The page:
Project: CryptoPocketSim. Understanding the mechanism of cryptic pocket formation at protein-protein interfaces.

Prace Call: 17th
ID: 2018184448, Leader: Francesco Gervasio
Affiliation: University College London, UK
Research Field: BiochemistryBioinformatics and Life sciences
Collaborators: Antonija Kuzmanic University College London UK
Resource Awarded: 20 Mil. core hours on Piz Daint

Abstract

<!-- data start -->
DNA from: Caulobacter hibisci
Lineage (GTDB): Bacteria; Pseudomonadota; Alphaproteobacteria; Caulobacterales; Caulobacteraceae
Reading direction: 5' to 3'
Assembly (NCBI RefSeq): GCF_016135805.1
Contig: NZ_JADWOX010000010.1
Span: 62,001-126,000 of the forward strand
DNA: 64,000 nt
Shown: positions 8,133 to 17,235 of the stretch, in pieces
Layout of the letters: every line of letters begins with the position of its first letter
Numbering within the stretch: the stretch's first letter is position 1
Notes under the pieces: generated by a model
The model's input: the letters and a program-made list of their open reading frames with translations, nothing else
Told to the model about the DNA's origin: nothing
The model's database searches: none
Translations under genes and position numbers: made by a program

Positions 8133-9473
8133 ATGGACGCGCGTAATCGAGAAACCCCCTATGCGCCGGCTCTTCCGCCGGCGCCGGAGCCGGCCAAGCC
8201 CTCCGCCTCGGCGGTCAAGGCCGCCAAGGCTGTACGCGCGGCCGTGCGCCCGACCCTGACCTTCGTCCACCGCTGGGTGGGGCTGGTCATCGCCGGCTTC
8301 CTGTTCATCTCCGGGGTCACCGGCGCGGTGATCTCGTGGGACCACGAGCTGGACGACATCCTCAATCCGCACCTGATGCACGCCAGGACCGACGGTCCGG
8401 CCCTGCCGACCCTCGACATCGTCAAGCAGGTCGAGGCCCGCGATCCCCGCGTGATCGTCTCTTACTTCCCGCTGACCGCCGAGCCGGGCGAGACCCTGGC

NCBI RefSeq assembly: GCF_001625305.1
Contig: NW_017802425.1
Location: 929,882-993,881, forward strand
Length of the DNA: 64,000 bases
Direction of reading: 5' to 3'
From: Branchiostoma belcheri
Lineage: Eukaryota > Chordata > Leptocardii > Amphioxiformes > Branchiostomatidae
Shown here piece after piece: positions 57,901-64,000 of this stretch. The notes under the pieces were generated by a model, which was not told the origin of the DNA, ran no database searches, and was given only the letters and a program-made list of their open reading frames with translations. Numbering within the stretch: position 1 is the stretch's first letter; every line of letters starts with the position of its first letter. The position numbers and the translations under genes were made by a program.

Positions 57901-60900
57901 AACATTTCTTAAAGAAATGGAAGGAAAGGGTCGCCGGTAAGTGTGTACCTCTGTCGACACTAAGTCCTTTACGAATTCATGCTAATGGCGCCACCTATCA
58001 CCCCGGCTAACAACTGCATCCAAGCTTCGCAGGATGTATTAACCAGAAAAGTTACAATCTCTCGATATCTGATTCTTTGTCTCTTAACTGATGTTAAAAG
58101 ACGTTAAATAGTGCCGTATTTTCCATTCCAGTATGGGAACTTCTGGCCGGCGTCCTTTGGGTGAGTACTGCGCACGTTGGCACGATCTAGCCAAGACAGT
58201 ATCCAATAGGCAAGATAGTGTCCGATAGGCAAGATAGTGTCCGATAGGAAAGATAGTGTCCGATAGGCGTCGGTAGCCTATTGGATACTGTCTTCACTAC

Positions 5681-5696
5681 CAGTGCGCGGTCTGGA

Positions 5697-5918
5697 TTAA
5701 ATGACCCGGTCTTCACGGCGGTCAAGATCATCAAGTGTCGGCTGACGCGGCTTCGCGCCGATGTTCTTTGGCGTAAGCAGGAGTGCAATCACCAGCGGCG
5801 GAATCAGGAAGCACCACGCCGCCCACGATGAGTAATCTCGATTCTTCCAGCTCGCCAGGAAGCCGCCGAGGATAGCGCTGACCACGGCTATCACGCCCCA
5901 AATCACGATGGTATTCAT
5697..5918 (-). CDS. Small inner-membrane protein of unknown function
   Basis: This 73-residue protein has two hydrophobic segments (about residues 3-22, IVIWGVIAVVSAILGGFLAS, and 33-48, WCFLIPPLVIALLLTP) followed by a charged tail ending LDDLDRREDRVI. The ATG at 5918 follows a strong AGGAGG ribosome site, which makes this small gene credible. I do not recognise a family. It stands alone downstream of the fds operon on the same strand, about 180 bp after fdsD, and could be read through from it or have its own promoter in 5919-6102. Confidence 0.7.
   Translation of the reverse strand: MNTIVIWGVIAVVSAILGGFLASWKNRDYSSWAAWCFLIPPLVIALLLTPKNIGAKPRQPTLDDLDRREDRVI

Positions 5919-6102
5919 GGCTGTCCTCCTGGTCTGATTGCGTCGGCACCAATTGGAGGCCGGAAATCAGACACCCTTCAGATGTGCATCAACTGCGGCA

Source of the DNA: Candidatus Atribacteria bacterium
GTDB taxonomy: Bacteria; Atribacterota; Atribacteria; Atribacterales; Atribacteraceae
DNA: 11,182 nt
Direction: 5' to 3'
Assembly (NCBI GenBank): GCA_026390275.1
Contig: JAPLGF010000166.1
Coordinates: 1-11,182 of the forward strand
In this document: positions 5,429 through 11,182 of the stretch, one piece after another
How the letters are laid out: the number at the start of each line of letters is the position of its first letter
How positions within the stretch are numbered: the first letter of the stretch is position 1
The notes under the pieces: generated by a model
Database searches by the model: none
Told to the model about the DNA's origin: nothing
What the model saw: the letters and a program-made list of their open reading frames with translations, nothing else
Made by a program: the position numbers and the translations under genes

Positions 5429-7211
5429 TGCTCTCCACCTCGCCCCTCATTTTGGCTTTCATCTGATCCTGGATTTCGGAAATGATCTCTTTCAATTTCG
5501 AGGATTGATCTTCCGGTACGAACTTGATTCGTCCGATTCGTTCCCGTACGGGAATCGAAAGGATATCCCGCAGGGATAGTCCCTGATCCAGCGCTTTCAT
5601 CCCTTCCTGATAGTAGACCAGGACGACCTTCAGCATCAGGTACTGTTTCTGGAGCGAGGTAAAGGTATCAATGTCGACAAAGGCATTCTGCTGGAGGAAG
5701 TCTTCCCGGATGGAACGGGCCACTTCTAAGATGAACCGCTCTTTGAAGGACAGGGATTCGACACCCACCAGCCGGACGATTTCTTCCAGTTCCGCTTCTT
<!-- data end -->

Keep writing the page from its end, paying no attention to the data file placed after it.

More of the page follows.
The long-term aim of this project is to understand the mechanism of formation of “cryptic” pockets and allosteric regulation in relevant drug targets by means of enhanced-sampling simulations. “Cryptic” pockets, that is, sites on protein drug targets that only become apparent when a drug binds, offer an attractive opportunity for the development of drugs for difficult targets where classic drug-design strategies fail. However, due to their hidden nature, they have been in most cases discovered by chance. What is more, the molecular mechanisms by which cryptic pockets are formed, or even how common they are is still unclear. My group has pioneered the use of enhanced sampling simulations to discover cryptic pockets and described a previously unknown one in an anticancer target (FGFR). We also investigated the nature of cryptic sites in a number of pharmacological targets, such as the beta-lactamase TEM1 (a target for antimicrobial resistance). Building on that successful experience, we recently developed an effective Hamiltonian Replica Exchange-based approach (SWISH) and combined it with small molecular probes to sample cryptic pocket opening. Our initial results published in JACS attracted a lot of interest from both academia and industry. Thanks to our PRACE 15 allocation we were able to use a combination of SWISH and Metadynamics on Mare Nostrum to study more complex cases, such as the cryptic pocket forming at the protein-protein interface of the trimeric tumour necrosis factor alpha (TNFa). This revealed an interesting mechanism and allowed us to fine tune our algorithms. Here we propose to complete the study of TNFa and expand our investigation to the tumour necrosis factors super-family, an extremely promising target family for many complex diseases. This project is a continuation and expands on our successful PRACE 15 CryptoPocketSim project and will continue to benefit from a collaboration with a committed industrial partner.